In Safe Hands

In the early 2000’s, I was working for this major automotive company. It was stressful, but I loved it! I had worked my way up throughout the company year after year, and the best part about working there was I made so many friends. It seemed like, well at the time, that I was on cloud nine. The only problem was that I was working and partying way too much. And I was definitely not getting enough sleep. Like I said before, I just wanted to be “normal.” I was in my early 20’s and wanted to do what every other young woman at my age was doing: live their life carefree. The last thing I wanted to be was an epileptic.

 So, if my boss needed me to work late and then come in early the next morning, I’d always said yes, even though I knew deep down inside that I was putting myself at risk for a seizure. If my friends wanted to go out and party  and drink all night long and then wake up early in the morning for breakfast, I’d said yes again, because I was afraid if I didn’t they wouldn’t invite me to go out at all. I was very good at hiding the real me for quite a while until one day at work…my façade melted off. I don’t think I was at work for more than 20 minutes before I knew something was wrong. I could sense it. They always say that epileptics have this aura before they have a seizure…it’s true. Me? I even get a warning sign as well. I have myoclonic epilepsy and it’s normally associated with characteristics like jerking and twitching. Before every one of my grand mal seizures, my left hand and arm jerk upwards in an uncontrollable fashion, similar to when your doctor takes that little rubber hammer and hits your knee to check your reflexes. This same exact thing happened to me as I was walking into work that same day.

I remember stopping for coffee that morning because I was so tired and figured the caffeine would help. I couldn’t have been more wrong. I was so out of it that I didn’t even recognize my warning sign for what it was when it happened. I was walking through the company parking lot and my hand jerked and I dropped my coffee. I think I was just so happy I didn’t spill it on myself or completely empty it on the ground, so I bent over, picked it up, and kept walking. However, the second I got into the office where I worked at the time, I could feel my body wanting to shut down. It was like I had no control. I quickly sat down in a chair and remember my last words being “I don’t feel so good” to my co-worker. I woke up in a hospital hours later.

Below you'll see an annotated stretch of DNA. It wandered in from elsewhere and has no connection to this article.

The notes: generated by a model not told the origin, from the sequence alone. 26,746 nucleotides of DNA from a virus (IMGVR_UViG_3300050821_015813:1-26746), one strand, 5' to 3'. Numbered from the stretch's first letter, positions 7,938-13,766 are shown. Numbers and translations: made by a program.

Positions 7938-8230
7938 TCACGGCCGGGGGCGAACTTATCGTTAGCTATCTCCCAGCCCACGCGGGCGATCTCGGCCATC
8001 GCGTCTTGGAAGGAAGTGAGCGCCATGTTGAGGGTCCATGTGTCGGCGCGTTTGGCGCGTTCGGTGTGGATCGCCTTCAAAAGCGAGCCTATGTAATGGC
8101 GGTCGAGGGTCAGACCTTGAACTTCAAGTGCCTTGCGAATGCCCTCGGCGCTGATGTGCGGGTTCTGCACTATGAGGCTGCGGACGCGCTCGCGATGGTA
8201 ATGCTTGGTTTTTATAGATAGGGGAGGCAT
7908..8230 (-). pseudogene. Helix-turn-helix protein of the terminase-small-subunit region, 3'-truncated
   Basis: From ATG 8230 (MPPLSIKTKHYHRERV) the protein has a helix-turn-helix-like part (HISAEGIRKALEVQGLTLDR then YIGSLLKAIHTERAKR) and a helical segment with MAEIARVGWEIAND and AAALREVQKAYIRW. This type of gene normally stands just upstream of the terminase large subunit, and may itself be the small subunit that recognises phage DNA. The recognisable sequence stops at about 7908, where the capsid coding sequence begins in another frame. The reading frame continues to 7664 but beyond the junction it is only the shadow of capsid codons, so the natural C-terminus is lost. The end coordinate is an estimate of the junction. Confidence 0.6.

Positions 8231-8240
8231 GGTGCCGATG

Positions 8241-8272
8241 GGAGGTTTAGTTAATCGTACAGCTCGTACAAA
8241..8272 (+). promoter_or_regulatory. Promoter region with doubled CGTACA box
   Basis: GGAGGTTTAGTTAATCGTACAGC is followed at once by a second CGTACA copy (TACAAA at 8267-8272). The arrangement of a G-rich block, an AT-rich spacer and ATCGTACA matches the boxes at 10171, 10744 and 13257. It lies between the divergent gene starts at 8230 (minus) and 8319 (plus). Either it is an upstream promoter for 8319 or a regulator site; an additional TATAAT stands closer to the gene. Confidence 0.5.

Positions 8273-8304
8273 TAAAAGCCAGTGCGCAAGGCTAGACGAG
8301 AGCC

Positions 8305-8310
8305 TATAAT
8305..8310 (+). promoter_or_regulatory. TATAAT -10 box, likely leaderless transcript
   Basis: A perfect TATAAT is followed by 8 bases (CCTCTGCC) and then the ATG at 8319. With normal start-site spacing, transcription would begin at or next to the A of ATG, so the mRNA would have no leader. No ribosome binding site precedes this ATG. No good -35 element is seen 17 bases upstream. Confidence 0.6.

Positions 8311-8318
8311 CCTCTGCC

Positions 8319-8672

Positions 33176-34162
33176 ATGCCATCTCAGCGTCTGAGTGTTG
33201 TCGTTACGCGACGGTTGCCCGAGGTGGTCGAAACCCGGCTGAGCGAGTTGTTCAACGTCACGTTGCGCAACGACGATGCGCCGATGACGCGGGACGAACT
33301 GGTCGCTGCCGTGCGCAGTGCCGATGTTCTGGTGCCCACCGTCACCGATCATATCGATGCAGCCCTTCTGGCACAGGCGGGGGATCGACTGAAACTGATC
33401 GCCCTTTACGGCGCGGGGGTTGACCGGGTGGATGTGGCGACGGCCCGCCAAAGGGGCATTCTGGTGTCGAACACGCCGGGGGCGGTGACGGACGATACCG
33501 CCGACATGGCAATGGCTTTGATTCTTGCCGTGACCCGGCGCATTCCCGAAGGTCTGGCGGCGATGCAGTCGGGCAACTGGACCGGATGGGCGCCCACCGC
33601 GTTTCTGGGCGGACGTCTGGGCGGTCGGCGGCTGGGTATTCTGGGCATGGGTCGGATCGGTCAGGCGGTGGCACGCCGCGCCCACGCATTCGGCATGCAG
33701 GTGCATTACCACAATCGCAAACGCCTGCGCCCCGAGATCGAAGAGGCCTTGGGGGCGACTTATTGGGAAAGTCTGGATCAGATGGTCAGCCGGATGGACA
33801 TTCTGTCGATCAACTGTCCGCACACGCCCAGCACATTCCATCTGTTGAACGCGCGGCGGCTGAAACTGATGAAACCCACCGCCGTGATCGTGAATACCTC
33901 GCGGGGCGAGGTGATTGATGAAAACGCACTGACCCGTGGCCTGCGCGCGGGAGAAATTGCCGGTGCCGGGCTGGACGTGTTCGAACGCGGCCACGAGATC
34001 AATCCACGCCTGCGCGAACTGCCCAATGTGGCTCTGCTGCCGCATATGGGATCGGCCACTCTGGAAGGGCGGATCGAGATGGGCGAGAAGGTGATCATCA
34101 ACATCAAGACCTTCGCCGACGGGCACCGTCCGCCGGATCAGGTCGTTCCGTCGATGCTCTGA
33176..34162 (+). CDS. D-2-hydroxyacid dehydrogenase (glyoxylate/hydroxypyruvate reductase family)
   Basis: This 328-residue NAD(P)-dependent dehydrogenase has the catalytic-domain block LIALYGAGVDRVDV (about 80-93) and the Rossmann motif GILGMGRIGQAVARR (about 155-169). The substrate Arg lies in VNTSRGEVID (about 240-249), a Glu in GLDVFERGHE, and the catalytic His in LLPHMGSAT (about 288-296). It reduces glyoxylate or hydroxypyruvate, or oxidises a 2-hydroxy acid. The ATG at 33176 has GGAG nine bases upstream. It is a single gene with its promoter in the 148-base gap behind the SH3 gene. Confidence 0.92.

This is probably gonna sound weird but to me the worst part of having a seizure has always been when I wake up in the hospital. I HATE hospitals! I never hated going to the doctors before I had epilepsy, but, after I was first diagnosed, I had to go all the time. I was either talking to a doctor or being used like a human pin cushion as they drew vials upon vials of blood. You would have thought my doctor was a vampire by the amount of blood they took to check my medicine levels. Then there’s the smell of a hospital and doctor’s office…it stays with you even after you leave. And when you have a disability, the last thing you want is to wind up in the hospital because you always stay there longer than a “normal” patient because it takes you longer to recover from just about anything and everything.

After that seizure at work, I was so embarrassed but at the same time beyond grateful. You see…something completely amazing happened! My boss and all my coworkers proved to me that being “different” didn’t matter at all! My boss came and picked me up at the hospital and brought me home. When I came back to work, I found out what happened during my seizure. I found out another manger helped my coworkers make sure I was safe until the paramedics came. They were all so sweet and asking if I was okay and I just realized how lucky I was to be surrounded by such wonderful people. Years later when I left the company, it was hard for me to say goodbye to so many individuals that had become like family to me. When you have a seizure, you are so vulnerable. Literally anything can happen to you and you wouldn’t know. Having people in your life that you can trust when you are at your weakest of moments is essential. I will always be grateful to those individuals who watched over me that day.

https://www.facebook.com/LivingWithEpilepsyMyLifeMyStory/

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